We were an odd pair. She was a bold electric beauty and I was dark verging on disaster. If I were honest, I would say she terrified me with her sparks. She threatened me with blinding explosions that stripped away every sense of comfort. But I’m not honest. I never was. Instead I’ll say that I was starved of light crackling through my veins, and she longed for a refuge cloaked in shadows.
I became her hiding place, and in return, she made me feel utterly, completely alive.
They called her the Street Finder. No one remembered how she acquired the name, but everyone knew why. Her uncanny ability to weave through the cobbled passages and escape anything even when surrounded by leaning slums and twisted wire whispered the name. She could discover an alley or an out nearly anywhere, but one night instead of a street she found me.
Years later she’d tell me the story of the moonlight turning my blood to silver and how the pavement was splattered with stars. She would mention the glass shards that dusted my jacket and how my limbs suggested a shattered galaxy painted of silent confessions. With downcast eyes she’d murmur how she drew her fingertips through my bleeding secrets and swore to puzzle together the sky.
But now she’s touching my shoulders and I’m wondering if she found the wings. She’s telling me to stay awake, but my mind explodes with sparks and a single serving of pain and I can’t decide if her fingers are talons meant to shred the feathers from my skin. I’m screaming through the aftershock of living, but the wail is fading and everything is greasy, sweating black until I finally focus.
The concerned melody of her voice pierces my colliding thoughts. “Emerson. Emerson, stop thrashing. Look at me, alright?”
I blink and her pointed chin and birds-wing lashes sharpen the room. Her freckles are a thousand suns illuminating the darkness. I force my limbs to relax under her raindrop touch and am rewarded by a motionless environment. The vertigo starts to clear.
I test my voice. “Audrey.” I hesitate, lips parted, and she interprets the word as a question.
“Yes. My name is Audrey. Do you remember where you are?”
My eyes scan the room in a quarter of a second – empty walls, warped floor, groaning bed. In the corner, a table sags under a cracked mess of jars and a pitcher stuffed with rags. Audrey lurks above me wearing a gauzy nightgown. I stare and she snaps her fingers.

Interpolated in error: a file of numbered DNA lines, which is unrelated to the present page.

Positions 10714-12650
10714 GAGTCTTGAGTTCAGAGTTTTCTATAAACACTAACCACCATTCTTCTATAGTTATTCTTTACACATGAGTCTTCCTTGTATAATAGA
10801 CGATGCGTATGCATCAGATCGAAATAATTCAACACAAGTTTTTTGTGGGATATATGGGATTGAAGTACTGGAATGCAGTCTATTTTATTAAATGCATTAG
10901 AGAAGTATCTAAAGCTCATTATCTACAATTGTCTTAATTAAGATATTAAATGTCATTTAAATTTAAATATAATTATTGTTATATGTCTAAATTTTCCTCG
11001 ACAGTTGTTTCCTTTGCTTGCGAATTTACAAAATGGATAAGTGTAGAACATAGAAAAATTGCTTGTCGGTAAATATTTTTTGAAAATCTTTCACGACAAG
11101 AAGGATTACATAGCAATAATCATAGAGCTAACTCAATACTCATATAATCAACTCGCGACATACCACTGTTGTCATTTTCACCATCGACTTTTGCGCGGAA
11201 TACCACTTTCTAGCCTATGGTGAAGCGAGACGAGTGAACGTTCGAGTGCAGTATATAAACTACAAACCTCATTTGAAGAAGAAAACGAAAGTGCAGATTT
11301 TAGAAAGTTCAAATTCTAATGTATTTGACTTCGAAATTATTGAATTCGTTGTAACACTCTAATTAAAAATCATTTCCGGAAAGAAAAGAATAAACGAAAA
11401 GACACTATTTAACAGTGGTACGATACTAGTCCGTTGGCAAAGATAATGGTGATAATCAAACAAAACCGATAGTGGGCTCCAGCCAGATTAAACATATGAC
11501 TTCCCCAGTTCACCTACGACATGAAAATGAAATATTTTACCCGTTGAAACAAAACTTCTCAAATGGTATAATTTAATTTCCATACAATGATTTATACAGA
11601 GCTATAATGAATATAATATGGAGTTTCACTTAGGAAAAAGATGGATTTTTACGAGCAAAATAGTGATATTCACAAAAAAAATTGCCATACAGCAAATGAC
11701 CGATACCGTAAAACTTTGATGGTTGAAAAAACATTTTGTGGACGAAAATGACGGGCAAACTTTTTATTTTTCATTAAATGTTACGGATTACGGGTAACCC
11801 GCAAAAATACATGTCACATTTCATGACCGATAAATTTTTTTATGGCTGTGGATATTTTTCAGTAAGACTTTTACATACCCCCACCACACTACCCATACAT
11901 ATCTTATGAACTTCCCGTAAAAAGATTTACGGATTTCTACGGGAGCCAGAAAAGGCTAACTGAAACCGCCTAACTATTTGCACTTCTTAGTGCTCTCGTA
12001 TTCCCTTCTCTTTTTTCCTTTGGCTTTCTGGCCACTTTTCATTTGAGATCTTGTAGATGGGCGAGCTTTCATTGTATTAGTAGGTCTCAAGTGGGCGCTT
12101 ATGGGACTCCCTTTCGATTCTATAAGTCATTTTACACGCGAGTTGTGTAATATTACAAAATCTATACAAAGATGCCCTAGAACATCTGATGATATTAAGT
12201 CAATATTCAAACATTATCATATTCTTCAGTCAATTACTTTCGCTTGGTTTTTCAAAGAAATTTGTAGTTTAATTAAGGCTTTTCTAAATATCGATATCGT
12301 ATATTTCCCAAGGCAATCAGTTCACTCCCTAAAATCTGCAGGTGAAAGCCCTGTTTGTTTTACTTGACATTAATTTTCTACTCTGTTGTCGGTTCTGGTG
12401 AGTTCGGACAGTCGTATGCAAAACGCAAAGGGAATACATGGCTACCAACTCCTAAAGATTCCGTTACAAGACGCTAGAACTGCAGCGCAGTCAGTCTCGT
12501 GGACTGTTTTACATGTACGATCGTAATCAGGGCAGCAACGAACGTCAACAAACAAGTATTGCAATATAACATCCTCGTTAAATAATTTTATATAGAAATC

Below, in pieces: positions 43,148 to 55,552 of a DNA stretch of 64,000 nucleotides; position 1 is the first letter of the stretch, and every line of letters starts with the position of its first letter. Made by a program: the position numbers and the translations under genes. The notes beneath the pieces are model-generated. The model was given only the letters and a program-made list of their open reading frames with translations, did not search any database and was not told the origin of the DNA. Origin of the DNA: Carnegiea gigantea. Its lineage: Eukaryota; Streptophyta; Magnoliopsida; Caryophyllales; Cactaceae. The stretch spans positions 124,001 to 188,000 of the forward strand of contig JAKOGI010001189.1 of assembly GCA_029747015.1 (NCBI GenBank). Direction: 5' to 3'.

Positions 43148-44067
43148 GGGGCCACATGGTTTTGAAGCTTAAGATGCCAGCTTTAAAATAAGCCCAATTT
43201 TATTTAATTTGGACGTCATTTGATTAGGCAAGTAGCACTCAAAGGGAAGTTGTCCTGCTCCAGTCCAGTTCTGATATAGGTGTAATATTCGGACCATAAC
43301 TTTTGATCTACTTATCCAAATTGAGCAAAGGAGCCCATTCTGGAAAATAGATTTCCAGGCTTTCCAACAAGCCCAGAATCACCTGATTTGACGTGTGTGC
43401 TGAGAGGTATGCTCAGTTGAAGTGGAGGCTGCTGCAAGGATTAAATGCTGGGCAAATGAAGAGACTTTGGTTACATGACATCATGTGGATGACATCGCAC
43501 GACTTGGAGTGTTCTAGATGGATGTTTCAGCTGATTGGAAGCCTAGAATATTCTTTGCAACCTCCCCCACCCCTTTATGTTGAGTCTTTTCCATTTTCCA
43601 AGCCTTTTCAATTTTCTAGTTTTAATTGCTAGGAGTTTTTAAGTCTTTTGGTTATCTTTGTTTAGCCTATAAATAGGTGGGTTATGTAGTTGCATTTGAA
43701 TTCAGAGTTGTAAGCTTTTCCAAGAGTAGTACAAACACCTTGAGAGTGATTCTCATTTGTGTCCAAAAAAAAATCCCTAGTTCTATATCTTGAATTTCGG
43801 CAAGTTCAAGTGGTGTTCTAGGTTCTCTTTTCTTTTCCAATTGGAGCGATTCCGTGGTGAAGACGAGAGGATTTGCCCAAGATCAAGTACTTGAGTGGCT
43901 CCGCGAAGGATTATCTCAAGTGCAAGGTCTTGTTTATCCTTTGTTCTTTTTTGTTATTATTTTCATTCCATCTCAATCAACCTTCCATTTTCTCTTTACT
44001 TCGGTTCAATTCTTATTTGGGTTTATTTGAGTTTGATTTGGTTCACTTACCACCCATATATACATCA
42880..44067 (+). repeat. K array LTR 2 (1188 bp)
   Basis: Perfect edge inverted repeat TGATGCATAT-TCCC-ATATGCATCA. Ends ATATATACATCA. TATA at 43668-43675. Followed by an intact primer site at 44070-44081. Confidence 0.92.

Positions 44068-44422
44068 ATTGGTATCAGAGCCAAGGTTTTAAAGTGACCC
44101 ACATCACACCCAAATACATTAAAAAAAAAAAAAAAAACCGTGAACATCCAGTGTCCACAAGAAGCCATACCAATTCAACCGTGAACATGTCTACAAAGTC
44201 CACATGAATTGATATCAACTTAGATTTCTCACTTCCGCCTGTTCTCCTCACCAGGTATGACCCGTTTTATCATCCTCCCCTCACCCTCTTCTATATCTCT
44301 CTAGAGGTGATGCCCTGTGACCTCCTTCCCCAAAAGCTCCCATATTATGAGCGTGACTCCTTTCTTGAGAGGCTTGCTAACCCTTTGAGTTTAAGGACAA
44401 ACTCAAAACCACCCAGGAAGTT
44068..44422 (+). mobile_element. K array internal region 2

“It’s not what you think.” Her eyes narrow slightly at the weak grin spreading across my face.
“You sure about that?” I can’t help inquiring. The girl is gorgeous.
She sighs. “Look, you’re here because you’re hurt. Not because I’m interested.”
My grin twists into a smirk as my bare skin slides against the thin cotton sheets. “Explain why I’m not wearing any clothes then.”
Her cheeks flush, but she fixes me with a pointed stare anyways. “There was a lot of damage to your ribs and hip. I had to set a few things, splint some others, and there’s a nasty gash on your thigh.” To illustrate, she traces a line starting from just above her knee to her bottom rib.
She sighs and her eyes are painstakingly beautiful in their misery. “You’re healing, Emery. You just don’t know it yet.”
I’m silent a long while. “I know you.”
She smiles then, revealing a crescent of moonlight, but it swiftly disappears. “No. You don’t.”
I frown for a moment. “So tell me.”
She hesitates. “Tell you what?”
“About you. Tell me your first memory. Tell my why you’re here.”
I know I’m demanding a lot from this beautiful girl in the scant minutes since I became aware of her existence, but I can’t resist. There’s something compelling in the way she brushes the hair over her eyes like she’s hiding something.
Seconds pass. A minute. She sighs and begins in a reluctant voice.
“My only memory of my father consists of a black widow’s peak and a pair of arms clasped round a wisp of a figure I assume was my mother. I don’t remember her face, but her hair was a waterfall of a sunsets.”
She pauses, grasping for something buried in the recesses of her mind. I know she finds it when pain tightens her lips into a thin line. She whispers the next piece.
“Something happened. Something filled with the scent of charred meat and a disturbed campfire. Something cold filled with screams and trampling hooves.
“I was very small.”
Her gaze trails off to one side, remembering.
“Alone, I wandered the country living off of wild blackberries and dandelion greens. I drank from clear, bubbling streams and bedded down with the deer. I remember ripe grass and comfortable mud and ashen clouds.
“Eventually the colors faded and the chilling wind drove me to flee. I stumbled upon a rutted, mud road and followed it into the city.
“At first glance, the jumbled buildings and sprawling cobblestone appeared welcoming, but the city is deceitful. There are no wild berries to pick and the streams are replaced with stinking puddles and stagnant rivers. Instead of deer there are starving dogs, and instead of dry grass beds I slept in frozen alleys.”
Suddenly her eyes snap back to me. She bites her lip and murmurs, “There were many unkind years before I met Pierce. I would have starved and collapsed dead in the snow if he hadn’t found me. He brought me to the dry basement he called home and introduced me to the others who lived there. They became my family and I’ve stayed ever since.”
The story ends too quickly and I know she’s left pieces out. Pieces that agonize her. Pieces she’ll never utter in daylight.
I understand. My own story isn’t one to tell a beautiful girl curled in fragile cotton at midnight.
She blinks and gathers a bottle from the small table hunched in the corner. “You should sleep.” She tells me, and pours a mouthful of something that burns like vodka against my lips.
I swallow the medicine because that’s what you do when there’s a pair of stars staring through your soul and a galaxy shatters into existence.